Such earth boring drills conventionally remove the debris from the bore hole by applying a fluid (e.g., air) down the drill stem where it passes through the drill bit and blows or carries the loose material past the outside of the drill bit and stem out of the hole. Air is conventionally used for this purpose in mining operations, with the air being supplied by a compressor. It will be appreciated that the airflow at the drill head will be dependent upon the size and output of the compressor, as well as the internal diameter of the drill stem and passages through the drill bit or head. A compressor which is not capable of providing sufficient flow to create a relatively high velocity at the drill head cannot remove the loosened material from the bore hole, which may result in the jamming of the bit and stem in the hole. As in the problems noted above with broken bits and drill stems, the problems associated with inefficient removal of material from the bore hole can result in considerable expense and labor to correct.
Thus, an earth boring bit solving the aforementioned problems is desired.
The disclosure is directed to an earth boring bit. The bit has a body with a drill stem attachment end and a working end opposite the drill stem attachment end. A fluid passage is defined within the body of the bit. The fluid passage is formed axially and substantially concentrically through the body of the drill bit. A plurality of radially disposed cutting faces extends from the body of the bit. A working edge is disposed along each of the cutting faces so that the working edges collectively define an included angle of up to ninety degrees. Cutting tooth sockets are disposed along each of the working edges of the cutting faces. Each of the cutting tooth sockets define a cutting tooth angle relative to the cutting face to which the socket is attached. A cutting tooth is removably installed within each of the cutting tooth sockets and a selectively replaceable fluid control restrictor is removably installed within the fluid passage.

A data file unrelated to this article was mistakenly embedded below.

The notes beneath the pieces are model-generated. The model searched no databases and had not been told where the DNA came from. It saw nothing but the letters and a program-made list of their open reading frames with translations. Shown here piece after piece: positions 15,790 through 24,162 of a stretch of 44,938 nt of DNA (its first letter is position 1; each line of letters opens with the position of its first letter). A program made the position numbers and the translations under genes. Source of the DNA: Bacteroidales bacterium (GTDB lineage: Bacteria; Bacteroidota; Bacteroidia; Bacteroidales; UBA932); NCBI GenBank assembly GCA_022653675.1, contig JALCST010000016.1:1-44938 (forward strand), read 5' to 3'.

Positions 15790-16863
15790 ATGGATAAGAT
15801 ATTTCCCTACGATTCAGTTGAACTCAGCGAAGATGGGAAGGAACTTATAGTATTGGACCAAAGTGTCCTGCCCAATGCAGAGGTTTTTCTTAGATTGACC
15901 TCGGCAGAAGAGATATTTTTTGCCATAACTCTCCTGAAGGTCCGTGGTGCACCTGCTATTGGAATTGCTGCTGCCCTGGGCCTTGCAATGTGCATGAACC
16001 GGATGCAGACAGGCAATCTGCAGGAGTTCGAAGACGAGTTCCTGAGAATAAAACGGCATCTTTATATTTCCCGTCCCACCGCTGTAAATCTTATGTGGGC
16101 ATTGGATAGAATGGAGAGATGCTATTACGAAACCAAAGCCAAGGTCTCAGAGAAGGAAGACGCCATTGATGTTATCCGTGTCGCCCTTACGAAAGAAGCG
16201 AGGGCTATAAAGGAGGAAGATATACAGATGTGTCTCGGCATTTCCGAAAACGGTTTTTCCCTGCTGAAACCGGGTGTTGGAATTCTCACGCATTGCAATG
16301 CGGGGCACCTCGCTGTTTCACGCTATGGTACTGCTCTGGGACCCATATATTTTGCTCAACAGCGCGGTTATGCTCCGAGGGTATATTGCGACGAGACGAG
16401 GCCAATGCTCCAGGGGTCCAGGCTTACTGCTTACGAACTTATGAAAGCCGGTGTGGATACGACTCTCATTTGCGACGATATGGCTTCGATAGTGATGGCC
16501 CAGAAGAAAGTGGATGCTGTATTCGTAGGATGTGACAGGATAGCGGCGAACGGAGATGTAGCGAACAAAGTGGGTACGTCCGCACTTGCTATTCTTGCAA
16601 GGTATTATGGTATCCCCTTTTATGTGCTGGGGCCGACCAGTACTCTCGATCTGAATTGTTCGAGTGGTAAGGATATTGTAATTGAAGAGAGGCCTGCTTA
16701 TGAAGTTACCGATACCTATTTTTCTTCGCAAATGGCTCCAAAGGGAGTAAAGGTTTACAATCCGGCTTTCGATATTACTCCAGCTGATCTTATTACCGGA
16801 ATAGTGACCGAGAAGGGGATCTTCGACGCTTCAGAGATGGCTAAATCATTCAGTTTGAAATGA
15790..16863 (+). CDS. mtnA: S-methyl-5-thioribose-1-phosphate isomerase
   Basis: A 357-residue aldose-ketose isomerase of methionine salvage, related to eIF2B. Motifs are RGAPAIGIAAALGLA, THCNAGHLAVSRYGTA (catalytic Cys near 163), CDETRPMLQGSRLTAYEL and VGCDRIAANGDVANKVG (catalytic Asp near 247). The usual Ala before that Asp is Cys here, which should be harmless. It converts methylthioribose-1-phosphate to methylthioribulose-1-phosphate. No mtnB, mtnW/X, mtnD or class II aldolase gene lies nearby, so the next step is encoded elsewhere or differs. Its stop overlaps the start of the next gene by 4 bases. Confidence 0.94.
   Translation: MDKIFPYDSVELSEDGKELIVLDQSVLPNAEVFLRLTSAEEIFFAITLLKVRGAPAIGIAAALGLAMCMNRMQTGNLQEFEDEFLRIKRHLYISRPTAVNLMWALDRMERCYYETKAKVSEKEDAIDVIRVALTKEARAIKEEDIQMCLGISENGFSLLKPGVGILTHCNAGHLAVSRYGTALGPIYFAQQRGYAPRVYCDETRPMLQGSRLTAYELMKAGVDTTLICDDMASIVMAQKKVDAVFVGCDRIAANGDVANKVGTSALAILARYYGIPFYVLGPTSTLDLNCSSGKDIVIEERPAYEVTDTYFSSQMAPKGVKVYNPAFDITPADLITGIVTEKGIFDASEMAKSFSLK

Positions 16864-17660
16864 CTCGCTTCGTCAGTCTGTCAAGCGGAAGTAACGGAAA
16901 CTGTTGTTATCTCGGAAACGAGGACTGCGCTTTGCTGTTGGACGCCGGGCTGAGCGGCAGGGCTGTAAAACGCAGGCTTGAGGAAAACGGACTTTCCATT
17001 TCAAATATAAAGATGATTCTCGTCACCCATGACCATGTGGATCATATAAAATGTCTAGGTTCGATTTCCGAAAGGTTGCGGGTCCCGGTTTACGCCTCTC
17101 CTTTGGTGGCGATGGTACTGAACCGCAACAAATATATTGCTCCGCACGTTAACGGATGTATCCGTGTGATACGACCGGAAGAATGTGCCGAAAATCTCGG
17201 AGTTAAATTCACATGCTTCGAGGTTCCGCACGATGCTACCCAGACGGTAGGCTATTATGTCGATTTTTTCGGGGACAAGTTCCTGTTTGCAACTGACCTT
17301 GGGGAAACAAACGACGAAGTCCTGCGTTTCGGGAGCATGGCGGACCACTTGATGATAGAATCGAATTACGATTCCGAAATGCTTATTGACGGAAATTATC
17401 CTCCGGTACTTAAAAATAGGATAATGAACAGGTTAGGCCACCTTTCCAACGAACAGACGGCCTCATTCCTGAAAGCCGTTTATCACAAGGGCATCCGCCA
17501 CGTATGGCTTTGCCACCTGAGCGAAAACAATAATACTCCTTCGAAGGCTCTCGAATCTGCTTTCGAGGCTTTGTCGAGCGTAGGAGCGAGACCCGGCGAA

Similar reference characters denote corresponding features consistently throughout the attached drawings.
The present invention is directed to an earth boring bit. The bit may have either or both of two features that improve the efficiency and reliability and reduce damage to such devices. The first feature comprises a bit having relatively steeply angled cutting faces so that the apex of the bit makes initial contact with the surface and/or any underlying hard strata when the bit is driven at other than a vertical angle to the surface or strata. The individual teeth of the bit are preferably set at an angle along each cutting edge or face, which optimizes their cutting efficiency and reduces lateral forces thereon when encountering a surface or stratum at other than the vertical.
The second feature includes an interchangeable flow control orifice therein, wherein a restrictor having a relatively small orifice may be installed when a relatively small compressor is used, in order to produce sufficient flow velocity through the drill head to flush or blow out loosened material in the hole. The size of the orifice is easily changed when the drill bit is removed from its drill stem.